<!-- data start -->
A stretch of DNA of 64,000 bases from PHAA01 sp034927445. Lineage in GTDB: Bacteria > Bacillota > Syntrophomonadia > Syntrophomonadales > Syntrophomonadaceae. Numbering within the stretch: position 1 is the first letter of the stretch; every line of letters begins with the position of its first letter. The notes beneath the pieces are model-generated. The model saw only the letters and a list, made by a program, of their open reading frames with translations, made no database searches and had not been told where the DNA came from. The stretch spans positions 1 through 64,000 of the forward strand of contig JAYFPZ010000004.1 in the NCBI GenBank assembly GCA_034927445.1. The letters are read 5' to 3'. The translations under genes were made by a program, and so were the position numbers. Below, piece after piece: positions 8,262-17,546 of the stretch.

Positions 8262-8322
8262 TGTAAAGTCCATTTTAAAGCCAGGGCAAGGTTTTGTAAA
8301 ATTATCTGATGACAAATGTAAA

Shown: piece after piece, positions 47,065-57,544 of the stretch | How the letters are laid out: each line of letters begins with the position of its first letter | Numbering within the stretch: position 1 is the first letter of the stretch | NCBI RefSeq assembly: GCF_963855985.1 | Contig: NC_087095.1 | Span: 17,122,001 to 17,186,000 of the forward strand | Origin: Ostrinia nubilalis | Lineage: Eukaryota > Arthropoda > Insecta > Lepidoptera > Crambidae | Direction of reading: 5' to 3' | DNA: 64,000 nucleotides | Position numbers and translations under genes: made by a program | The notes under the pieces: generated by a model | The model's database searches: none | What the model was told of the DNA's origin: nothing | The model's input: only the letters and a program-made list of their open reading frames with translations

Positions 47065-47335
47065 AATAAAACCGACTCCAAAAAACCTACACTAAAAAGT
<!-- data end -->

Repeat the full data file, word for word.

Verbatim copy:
A stretch of DNA of 64,000 bases from PHAA01 sp034927445. Lineage in GTDB: Bacteria > Bacillota > Syntrophomonadia > Syntrophomonadales > Syntrophomonadaceae. Numbering within the stretch: position 1 is the first letter of the stretch; every line of letters begins with the position of its first letter. The notes beneath the pieces are model-generated. The model saw only the letters and a list, made by a program, of their open reading frames with translations, made no database searches and had not been told where the DNA came from. The stretch spans positions 1 through 64,000 of the forward strand of contig JAYFPZ010000004.1 in the NCBI GenBank assembly GCA_034927445.1. The letters are read 5' to 3'. The translations under genes were made by a program, and so were the position numbers. Below, piece after piece: positions 8,262-17,546 of the stretch.

Positions 8262-8322
8262 TGTAAAGTCCATTTTAAAGCCAGGGCAAGGTTTTGTAAA
8301 ATTATCTGATGACAAATGTAAA

Shown: piece after piece, positions 47,065-57,544 of the stretch | How the letters are laid out: each line of letters begins with the position of its first letter | Numbering within the stretch: position 1 is the first letter of the stretch | NCBI RefSeq assembly: GCF_963855985.1 | Contig: NC_087095.1 | Span: 17,122,001 to 17,186,000 of the forward strand | Origin: Ostrinia nubilalis | Lineage: Eukaryota > Arthropoda > Insecta > Lepidoptera > Crambidae | Direction of reading: 5' to 3' | DNA: 64,000 nucleotides | Position numbers and translations under genes: made by a program | The notes under the pieces: generated by a model | The model's database searches: none | What the model was told of the DNA's origin: nothing | The model's input: only the letters and a program-made list of their open reading frames with translations

Positions 47065-47335
47065 AATAAAACCGACTCCAAAAAACCTACACTAAAAAGT